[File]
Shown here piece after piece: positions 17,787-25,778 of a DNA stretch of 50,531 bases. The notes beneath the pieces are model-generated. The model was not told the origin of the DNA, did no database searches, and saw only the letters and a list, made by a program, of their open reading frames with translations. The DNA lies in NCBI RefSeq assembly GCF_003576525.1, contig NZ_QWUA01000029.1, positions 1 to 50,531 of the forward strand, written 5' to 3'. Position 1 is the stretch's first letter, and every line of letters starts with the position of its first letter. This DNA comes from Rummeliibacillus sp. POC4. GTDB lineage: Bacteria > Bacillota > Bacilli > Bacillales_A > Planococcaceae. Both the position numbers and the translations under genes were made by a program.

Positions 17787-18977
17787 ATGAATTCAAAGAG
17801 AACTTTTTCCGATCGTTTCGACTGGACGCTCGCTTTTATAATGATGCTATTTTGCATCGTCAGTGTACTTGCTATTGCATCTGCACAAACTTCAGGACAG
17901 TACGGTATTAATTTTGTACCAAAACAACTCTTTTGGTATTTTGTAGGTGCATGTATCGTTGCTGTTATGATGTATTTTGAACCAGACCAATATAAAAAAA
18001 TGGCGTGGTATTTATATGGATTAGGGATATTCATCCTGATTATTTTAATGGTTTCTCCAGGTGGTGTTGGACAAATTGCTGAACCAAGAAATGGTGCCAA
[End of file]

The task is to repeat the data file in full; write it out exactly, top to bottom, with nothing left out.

Shown here piece after piece: positions 17,787-25,778 of a DNA stretch of 50,531 bases. The notes beneath the pieces are model-generated. The model was not told the origin of the DNA, did no database searches, and saw only the letters and a list, made by a program, of their open reading frames with translations. The DNA lies in NCBI RefSeq assembly GCF_003576525.1, contig NZ_QWUA01000029.1, positions 1 to 50,531 of the forward strand, written 5' to 3'. Position 1 is the stretch's first letter, and every line of letters starts with the position of its first letter. This DNA comes from Rummeliibacillus sp. POC4. GTDB lineage: Bacteria > Bacillota > Bacilli > Bacillales_A > Planococcaceae. Both the position numbers and the translations under genes were made by a program.

Positions 17787-18977
17787 ATGAATTCAAAGAG
17801 AACTTTTTCCGATCGTTTCGACTGGACGCTCGCTTTTATAATGATGCTATTTTGCATCGTCAGTGTACTTGCTATTGCATCTGCACAAACTTCAGGACAG
17901 TACGGTATTAATTTTGTACCAAAACAACTCTTTTGGTATTTTGTAGGTGCATGTATCGTTGCTGTTATGATGTATTTTGAACCAGACCAATATAAAAAAA
18001 TGGCGTGGTATTTATATGGATTAGGGATATTCATCCTGATTATTTTAATGGTTTCTCCAGGTGGTGTTGGACAAATTGCTGAACCAAGAAATGGTGCCAA